Common Opals are fairly widespread and can be found in most types of rocks, wherever silica-bearing waters are found. Opals are especially abundant near hot-springs and Opal often is part of the fossilization process for Petrified Wood as well as fossilized seashells and bones. Precious Opals, by contrast, are much more rare and can only be found enclosed within a rock, where over time the water is slowly removed from the silica gel, a process which can take thousands of years. The silica left behind settles down and, if it settles in the correct formation, it results in the iridescent color which plays across the gem’s surface.

White Opal’s energy works well with its “friends” – crystal associates formed in the same geological environment.  Try it in combination with Fluorite, Snow Quartz, Topaz

Mineralogy White Opal
Chemical Formula SiO2 nH2O
Cleavage None
Color White
Crystal System Amorphous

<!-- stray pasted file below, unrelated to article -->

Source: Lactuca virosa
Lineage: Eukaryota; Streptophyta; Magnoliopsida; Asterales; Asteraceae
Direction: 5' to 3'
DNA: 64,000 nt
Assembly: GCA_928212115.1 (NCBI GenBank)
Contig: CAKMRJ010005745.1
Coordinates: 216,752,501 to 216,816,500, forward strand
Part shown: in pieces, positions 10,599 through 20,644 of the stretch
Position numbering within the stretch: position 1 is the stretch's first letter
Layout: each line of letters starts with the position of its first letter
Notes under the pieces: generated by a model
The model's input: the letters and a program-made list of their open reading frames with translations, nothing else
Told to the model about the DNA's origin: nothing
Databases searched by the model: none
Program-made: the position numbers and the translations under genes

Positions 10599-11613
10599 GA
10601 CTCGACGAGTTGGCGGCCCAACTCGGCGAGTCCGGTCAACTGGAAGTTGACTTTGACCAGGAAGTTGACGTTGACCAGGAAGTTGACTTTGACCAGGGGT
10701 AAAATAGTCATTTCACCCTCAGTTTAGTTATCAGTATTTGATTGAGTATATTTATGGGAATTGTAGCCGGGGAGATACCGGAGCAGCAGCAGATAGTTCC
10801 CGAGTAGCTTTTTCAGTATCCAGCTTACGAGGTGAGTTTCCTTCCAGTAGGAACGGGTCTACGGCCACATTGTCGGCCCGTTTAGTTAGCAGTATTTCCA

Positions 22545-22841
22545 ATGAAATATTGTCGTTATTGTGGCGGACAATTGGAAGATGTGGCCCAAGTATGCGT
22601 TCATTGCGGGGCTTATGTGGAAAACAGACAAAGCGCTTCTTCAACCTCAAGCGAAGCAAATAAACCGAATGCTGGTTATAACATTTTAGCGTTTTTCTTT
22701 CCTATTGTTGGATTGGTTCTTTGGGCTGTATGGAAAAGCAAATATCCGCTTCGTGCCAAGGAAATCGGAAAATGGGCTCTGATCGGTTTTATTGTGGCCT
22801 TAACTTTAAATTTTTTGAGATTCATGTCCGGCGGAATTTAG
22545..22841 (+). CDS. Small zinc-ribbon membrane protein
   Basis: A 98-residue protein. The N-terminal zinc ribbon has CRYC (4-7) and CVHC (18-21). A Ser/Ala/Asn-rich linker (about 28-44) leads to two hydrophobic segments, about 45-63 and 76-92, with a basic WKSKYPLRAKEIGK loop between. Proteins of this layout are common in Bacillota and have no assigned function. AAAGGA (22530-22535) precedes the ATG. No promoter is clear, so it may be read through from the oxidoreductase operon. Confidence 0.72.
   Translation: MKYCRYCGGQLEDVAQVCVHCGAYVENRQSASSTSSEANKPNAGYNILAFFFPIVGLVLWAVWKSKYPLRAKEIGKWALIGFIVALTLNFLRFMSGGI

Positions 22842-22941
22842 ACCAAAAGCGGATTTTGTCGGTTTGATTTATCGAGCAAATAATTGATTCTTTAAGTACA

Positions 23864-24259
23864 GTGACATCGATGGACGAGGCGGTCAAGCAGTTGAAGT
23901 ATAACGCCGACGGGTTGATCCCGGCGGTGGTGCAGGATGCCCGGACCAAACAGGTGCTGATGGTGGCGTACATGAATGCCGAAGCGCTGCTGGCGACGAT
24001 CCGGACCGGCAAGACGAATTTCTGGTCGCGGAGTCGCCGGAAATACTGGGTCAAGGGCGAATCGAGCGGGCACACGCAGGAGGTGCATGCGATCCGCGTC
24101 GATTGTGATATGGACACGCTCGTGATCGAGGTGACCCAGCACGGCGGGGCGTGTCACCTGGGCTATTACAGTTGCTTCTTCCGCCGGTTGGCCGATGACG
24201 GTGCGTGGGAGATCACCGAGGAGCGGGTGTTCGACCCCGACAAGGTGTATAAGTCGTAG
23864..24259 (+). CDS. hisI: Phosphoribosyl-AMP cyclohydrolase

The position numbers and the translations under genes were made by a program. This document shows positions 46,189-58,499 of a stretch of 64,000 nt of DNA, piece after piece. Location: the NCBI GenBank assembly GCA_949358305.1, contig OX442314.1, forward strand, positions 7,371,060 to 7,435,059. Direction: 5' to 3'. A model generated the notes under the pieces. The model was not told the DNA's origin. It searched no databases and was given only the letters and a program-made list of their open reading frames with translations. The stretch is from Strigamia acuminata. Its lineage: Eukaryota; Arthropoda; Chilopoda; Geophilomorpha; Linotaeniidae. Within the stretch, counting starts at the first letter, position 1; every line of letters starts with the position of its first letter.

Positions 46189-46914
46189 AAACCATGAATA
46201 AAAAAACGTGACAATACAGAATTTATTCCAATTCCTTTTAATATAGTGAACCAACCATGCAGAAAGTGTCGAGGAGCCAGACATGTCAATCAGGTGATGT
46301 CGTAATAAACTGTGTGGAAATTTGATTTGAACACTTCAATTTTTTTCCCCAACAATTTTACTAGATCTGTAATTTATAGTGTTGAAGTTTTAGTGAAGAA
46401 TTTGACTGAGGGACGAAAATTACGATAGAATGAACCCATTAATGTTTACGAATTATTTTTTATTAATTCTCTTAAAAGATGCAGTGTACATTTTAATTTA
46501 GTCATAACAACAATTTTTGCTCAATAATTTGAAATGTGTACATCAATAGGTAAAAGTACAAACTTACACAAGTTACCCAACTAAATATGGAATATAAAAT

Form/Habit Massive
Fracture Conchoidal
Hardness – Mohs Scale 5-6
Luminescence Green (long and short wave)
Luster Vitreous
Mineral Family Tectosilicate
Specific Gravity 1.9-2.3
Streak White
Transparency

Translucent to opaque

History of White Opal

Opal is included in virtually every known lapidary, texts which describe gemstones and their powers. Most of the legends associated with Opals refer specifically to the Precious Opals that contain a flashing “fire” of color inside them. Tumbled Opals, by contrast, are known as Common Opals, and have a flat color. The name Opal most likely derives from the the Sanskrit upala, meaning “precious stone.” It has also been suggested that the name may also come from Ops, a Roman Earth Goddess associated with fertility and the harvest.